People are affected by poverty in many different ways. For adults it can lower self-esteem, increase levels of stress, and can have consequences for mental and physical health. However, it’s sometimes forgotten that many children can feel these same effects from growing up in a family living in poverty.

In the same way as adults, many children suffer from low self-esteem and feel the invisible burden of the stigma that the label of “poverty” places on them. In addition, children affected by poverty:

  • are more likely to be victims of bullying;
  • tend to have lower attainment at school;
  • have fewer social networks or groups of friends;
  • suffer from poorer physical and mental health;
  • have less chance of leaving school with a full set of qualifications and going on to further or higher education (despite the best efforts of various governments to change this); and
  • are more likely than “affluent children” to spend their adulthood in poverty too.

How children understand poverty

Many children have an understanding of poverty as meaning “poor” or lacking in money. Concepts such as heating a home, building personal debt or not being able to afford to travel to work are not things they yet associate as being part of the cost of living, despite many of them seeing their own parents face these struggles on a weekly basis.

They associate poverty with foreign, particularly third world nations, as well as with homelessness, loneliness, a lack of familial support and a reliance on donations. Many children, even from the poorest backgrounds do not recognise themselves as being in poverty. This is something highlighted in research conducted by the Scottish Universities Insight Institute (SUII), which looked at child perceptions of poverty, and expressing these through alternate methods such as art.

In the study, children from schools in less affluent areas of Glasgow and Aberdeen were surveyed and many regarded notions of poverty as a distant, “third world” concept. However, when they were engaged in more creative methods, such as drama, or art, expressions of their experiences of poverty became more acute.

School children raising hands. View from behind.

Engaging education professionals in the poverty discourse

In Scotland, the overarching framework of Getting it Right for Every Child (GIRFEC) is designed to bring services and professionals with whom children come into contact closer together to create a complete model of care for a child. It is interesting that in the latest commitment to tackling child poverty in Scotland there is no commitment to including teachers or education in general, in the same way as health professionals or social workers.

We know that poverty can have an adverse impact on wellbeing and on learning, and that children who live in poverty are more likely to be absent from school. However, education professionals are largely excluded from the discussions which child welfare officers, social workers, doctors and third sector colleagues are already having around the health and wellbeing of children who are living in poverty.

In a practical sense schools do, to a degree, already engage in reducing the impact of child poverty by providing financial and practical help. This could include subsidies for school meals or trips, the donation of free uniforms, breakfast clubs and tutoring after school classes. There have even been cases of individual teachers giving children clean clothes, meals or allowing them to sleep in the staff room at break and lunchtimes to allow them to catch up on sleep lost because of a disruptive lifestyle at home. However, talking about poverty with children is often neglected. This is something that academics are keen to see schools do more of – use their position to engage children in talking about poverty in order to help identify children at risk, but also to help raise the issue with other children who may not have experienced it or know what it is.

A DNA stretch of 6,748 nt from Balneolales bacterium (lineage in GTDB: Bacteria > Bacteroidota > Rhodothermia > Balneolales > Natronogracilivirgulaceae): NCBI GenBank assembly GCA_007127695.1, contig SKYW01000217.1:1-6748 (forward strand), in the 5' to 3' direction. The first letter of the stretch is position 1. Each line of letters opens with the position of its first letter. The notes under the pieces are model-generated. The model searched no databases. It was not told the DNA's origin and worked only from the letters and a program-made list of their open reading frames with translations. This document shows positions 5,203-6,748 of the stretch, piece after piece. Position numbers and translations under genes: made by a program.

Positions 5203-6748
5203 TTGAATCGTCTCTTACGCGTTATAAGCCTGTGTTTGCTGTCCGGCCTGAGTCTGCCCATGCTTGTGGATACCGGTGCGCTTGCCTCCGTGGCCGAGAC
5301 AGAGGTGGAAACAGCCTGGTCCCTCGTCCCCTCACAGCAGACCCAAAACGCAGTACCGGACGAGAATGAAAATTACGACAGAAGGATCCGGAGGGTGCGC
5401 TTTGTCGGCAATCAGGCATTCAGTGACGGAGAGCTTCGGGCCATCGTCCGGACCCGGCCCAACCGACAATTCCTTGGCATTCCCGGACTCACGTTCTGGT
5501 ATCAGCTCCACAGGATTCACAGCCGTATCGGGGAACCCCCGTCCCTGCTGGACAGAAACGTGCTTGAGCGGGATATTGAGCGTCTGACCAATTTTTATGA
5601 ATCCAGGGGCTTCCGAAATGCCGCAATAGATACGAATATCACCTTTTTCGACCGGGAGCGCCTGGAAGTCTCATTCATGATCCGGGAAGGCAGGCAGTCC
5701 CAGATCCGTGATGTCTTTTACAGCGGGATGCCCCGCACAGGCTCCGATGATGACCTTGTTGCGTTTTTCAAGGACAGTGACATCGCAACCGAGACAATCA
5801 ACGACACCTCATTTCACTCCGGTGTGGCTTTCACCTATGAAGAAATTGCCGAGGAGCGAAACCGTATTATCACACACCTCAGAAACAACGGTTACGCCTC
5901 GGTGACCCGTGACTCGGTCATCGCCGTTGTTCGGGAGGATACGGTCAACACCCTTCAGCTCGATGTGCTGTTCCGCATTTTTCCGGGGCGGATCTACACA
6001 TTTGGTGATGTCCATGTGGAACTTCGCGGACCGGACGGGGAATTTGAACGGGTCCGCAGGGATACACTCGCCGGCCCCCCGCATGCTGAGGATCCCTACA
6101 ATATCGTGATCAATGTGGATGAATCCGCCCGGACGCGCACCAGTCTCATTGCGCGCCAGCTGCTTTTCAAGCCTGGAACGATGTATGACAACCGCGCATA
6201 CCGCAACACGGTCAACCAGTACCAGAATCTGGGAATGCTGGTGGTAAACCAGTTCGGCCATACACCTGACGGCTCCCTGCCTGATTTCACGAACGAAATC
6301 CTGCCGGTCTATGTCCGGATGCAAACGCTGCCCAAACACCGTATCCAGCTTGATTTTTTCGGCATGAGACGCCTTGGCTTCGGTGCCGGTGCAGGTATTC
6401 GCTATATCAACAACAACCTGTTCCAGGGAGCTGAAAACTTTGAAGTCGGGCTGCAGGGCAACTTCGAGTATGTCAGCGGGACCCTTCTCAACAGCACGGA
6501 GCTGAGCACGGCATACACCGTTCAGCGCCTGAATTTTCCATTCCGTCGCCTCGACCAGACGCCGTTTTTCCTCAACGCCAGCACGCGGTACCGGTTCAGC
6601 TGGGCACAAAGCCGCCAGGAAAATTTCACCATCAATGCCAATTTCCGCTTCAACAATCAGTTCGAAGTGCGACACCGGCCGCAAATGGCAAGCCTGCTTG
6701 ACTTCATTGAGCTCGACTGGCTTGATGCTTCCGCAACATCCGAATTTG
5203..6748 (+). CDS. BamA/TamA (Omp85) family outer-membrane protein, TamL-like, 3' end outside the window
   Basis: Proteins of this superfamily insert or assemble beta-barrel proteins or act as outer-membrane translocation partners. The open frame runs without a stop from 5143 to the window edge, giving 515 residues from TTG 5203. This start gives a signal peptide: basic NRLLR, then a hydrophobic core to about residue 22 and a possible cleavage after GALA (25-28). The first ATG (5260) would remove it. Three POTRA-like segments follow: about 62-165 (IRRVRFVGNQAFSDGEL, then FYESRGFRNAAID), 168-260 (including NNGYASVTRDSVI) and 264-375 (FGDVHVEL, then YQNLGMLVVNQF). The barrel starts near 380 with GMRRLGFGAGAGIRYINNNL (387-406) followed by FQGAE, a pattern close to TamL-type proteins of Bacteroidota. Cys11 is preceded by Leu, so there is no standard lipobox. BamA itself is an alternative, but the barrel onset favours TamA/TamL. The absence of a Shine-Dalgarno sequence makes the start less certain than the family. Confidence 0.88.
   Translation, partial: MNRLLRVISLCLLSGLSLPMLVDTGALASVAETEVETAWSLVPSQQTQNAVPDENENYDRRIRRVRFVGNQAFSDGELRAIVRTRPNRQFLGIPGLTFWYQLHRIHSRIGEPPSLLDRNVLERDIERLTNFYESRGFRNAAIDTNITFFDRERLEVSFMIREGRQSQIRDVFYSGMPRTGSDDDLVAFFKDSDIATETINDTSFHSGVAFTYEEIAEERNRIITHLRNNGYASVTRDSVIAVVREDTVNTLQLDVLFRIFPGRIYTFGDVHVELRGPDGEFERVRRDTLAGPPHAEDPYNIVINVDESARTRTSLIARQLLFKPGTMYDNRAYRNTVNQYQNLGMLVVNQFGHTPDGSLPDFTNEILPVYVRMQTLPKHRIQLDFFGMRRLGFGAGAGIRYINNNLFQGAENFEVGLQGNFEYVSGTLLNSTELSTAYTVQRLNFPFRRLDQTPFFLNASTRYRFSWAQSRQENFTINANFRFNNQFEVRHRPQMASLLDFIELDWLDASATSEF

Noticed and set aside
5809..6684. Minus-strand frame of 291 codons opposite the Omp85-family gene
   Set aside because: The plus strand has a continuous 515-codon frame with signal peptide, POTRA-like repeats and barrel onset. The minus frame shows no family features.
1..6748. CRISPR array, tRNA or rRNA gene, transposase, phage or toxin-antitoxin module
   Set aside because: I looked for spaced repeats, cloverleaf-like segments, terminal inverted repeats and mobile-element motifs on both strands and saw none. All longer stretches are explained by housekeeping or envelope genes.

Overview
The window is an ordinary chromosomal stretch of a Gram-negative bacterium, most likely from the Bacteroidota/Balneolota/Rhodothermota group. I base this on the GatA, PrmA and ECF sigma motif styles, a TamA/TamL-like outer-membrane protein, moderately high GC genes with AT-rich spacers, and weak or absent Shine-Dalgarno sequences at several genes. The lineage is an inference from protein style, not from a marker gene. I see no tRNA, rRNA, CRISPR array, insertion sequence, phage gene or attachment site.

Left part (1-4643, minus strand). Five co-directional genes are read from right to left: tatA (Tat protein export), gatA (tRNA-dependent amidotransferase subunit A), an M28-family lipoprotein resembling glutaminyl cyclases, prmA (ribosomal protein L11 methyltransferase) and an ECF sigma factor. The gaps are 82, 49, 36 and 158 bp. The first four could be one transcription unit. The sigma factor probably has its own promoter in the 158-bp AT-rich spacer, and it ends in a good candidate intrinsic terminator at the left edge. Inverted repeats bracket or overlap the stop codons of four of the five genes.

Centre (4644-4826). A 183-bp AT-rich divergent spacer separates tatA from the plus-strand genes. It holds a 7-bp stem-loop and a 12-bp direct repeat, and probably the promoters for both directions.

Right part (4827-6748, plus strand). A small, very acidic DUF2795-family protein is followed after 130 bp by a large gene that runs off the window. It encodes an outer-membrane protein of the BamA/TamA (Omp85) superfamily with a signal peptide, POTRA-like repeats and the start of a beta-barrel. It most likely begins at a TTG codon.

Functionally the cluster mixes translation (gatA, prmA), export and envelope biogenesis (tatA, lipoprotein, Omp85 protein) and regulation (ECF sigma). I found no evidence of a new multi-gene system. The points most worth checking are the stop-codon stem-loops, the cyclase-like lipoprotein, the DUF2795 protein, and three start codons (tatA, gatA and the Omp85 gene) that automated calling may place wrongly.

Using creative methods in schools to talk about poverty

Many academics argue that statistics on attainment can be misleading – while poverty has a significant impact, it does not correlate directly to cognitive ability. As one researcher at a seminar suggested, “just because you were born poor does not mean you were born without the ability to learn”. While there is evidence to suggest the slower development of children who live in poverty is acute in the early years, there is also evidence that the attainment gap is closing – what children in poverty miss out on is opportunity, variation and experience, and a chance to develop, rather than having lower overall cognitive function. This is one of the reasons, academics argue, it is so vital to engage teachers in wider discussions on child poverty.

For example, the vocabulary of children in poverty is often smaller in range than that of their more affluent peers. But, rather than this being the result of reduced cognitive function, researchers have found that this is primarily because they have not had the need to learn new words. Unlike children from more affluent backgrounds, they tend to remain within their community unit, using more colloquial language and a more limited number of words; they also often have less access to books or exposure to cultural experiences. That is not to say that they could not learn or have learnt all of the words that a child from a more affluent area knows; it’s just that they have not had the need or the opportunity to learn them yet. With this in mind, alternative methods of communication such as art, dance and storytelling could prove useful in explaining poverty to children, and helping them to discuss their experiences and understanding of what it means to be in poverty.